Skip to main content

View Diary: Research Study Explains How U.S. Media Brainwashes The Public (288 comments)

Comment Preferences

  •  Sadly that is not the case. (3+ / 0-)
    Recommended by:
    cotterperson, Sychotic1, dov12348
    Confirmation bias (also called confirmatory bias or myside bias) is a tendency of people to favor information that confirms their beliefs or hypotheses.[Note 1][1] People display this bias when they gather or remember information selectively, or when they interpret it in a biased way. The effect is stronger for emotionally charged issues and for deeply entrenched beliefs. For example, in reading about current political issues, people usually prefer sources that affirm their existing attitudes. They also tend to interpret ambiguous evidence as supporting their existing position. Biased search, interpretation and memory have been invoked to explain attitude polarization (when a disagreement becomes more extreme even though the different parties are exposed to the same evidence), belief perseverance (when beliefs persist after the evidence for them is shown to be false), the irrational primacy effect (a greater reliance on information encountered early in a series) and illusory correlation (when people falsely perceive an association between two events or situations).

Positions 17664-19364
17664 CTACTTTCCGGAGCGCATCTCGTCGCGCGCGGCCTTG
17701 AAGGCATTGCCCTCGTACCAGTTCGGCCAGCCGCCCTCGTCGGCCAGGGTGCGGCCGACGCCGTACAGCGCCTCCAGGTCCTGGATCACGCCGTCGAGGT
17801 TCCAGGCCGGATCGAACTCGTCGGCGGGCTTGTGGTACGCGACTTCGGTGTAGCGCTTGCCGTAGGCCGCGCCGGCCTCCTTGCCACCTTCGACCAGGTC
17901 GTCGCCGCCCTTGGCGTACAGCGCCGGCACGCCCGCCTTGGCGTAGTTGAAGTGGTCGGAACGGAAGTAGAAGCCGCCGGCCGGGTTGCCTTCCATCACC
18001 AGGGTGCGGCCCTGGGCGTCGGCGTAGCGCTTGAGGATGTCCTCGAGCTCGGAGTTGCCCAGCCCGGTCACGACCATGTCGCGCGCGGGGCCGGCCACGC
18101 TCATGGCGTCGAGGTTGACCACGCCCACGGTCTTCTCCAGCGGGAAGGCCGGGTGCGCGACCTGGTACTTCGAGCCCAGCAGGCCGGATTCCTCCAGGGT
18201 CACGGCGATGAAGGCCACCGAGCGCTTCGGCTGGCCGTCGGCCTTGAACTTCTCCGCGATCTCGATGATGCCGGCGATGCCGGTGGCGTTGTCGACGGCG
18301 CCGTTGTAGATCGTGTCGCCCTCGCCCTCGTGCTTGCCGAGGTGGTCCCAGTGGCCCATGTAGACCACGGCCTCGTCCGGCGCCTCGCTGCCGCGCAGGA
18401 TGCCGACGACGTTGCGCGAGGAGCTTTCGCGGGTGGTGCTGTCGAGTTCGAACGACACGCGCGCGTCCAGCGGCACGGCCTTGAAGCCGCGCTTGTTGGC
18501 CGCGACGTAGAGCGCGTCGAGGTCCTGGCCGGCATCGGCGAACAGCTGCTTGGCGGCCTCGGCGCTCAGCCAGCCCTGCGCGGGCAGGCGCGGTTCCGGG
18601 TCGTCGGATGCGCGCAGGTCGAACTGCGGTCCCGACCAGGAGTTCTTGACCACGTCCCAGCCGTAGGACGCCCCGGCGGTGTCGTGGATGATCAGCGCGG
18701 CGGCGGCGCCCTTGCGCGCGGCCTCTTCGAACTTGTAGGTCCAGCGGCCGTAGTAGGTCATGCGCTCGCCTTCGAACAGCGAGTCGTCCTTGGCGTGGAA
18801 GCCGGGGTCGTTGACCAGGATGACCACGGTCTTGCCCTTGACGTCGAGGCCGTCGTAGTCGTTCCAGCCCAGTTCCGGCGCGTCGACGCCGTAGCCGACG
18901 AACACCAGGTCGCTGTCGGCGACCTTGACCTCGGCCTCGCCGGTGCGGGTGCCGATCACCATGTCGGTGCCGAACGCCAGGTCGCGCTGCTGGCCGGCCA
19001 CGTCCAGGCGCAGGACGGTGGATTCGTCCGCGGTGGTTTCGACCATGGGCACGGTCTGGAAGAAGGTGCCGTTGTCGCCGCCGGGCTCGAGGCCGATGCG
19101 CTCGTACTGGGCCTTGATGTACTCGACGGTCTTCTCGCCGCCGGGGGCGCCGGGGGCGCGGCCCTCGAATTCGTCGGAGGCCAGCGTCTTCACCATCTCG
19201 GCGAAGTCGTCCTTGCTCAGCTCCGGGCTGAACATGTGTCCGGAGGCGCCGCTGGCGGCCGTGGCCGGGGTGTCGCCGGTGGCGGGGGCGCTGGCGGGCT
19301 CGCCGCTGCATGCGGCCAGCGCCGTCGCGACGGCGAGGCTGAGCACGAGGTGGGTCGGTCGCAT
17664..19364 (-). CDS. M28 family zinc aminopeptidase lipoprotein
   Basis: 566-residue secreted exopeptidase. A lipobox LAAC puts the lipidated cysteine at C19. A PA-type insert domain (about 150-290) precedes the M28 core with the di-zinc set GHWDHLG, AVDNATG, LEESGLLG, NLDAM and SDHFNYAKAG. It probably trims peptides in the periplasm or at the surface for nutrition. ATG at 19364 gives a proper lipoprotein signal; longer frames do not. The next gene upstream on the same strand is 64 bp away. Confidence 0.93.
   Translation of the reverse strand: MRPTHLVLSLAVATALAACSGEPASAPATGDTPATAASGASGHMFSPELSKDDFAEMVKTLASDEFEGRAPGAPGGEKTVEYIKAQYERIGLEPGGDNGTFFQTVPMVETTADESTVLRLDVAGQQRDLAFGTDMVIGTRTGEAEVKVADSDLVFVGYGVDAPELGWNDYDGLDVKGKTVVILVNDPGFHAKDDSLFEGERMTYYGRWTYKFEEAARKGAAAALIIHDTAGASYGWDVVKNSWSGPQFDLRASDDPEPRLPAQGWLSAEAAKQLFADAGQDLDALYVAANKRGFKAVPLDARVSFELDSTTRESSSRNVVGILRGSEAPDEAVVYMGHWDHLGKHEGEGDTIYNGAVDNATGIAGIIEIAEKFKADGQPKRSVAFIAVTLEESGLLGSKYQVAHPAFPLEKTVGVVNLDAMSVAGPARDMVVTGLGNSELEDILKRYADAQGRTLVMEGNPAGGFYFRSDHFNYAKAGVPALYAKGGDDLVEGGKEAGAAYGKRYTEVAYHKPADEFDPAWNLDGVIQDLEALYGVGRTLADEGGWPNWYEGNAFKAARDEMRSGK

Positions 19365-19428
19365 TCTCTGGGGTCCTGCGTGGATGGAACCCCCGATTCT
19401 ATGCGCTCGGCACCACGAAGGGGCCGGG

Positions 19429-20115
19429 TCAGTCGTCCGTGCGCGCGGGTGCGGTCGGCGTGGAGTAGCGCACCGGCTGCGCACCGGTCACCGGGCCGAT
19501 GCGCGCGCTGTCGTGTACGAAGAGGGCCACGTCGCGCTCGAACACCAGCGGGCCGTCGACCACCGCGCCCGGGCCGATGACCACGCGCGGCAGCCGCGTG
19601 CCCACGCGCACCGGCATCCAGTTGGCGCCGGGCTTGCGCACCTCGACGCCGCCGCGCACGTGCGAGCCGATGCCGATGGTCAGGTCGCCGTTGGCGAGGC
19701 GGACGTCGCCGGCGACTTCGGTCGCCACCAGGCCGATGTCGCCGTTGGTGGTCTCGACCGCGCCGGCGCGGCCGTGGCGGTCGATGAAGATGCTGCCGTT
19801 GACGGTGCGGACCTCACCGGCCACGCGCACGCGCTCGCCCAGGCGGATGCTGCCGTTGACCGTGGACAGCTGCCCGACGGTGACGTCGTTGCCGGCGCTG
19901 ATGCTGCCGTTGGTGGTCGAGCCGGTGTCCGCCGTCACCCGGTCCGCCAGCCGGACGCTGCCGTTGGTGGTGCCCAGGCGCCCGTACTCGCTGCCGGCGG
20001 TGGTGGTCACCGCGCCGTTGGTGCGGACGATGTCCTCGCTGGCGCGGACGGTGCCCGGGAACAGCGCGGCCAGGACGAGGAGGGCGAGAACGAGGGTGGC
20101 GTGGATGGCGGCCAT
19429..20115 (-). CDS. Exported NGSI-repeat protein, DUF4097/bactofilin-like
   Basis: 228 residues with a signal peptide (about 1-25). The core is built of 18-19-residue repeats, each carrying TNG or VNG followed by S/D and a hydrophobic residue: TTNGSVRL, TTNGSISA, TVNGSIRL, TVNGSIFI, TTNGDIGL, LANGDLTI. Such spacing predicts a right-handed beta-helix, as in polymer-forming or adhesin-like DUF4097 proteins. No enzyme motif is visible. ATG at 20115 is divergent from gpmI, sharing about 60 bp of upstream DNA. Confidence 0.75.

What that essentially means is that people can brainwash themselves without knowing they are doing it.  In a media market dominated by corporate views people will then begin to accept those views as truth since those views come from multiple sources and do not conflict. Some people are of course, more immune than others, but it does happen to far too many people.

Subscribe or Donate to support Daily Kos.

  • Recommended (141)
  • Community (60)
  • Baltimore (45)
  • Bernie Sanders (36)
  • Civil Rights (35)
  • Culture (27)
  • Elections (21)
  • Freddie Gray (21)
  • Law (20)
  • Economy (20)
  • Racism (20)
  • Education (20)
  • Hillary Clinton (19)
  • Labor (18)
  • Rescued (18)
  • Media (16)
  • Politics (16)
  • Environment (15)
  • 2016 (15)
  • Texas (15)
  • Click here for the mobile view of the site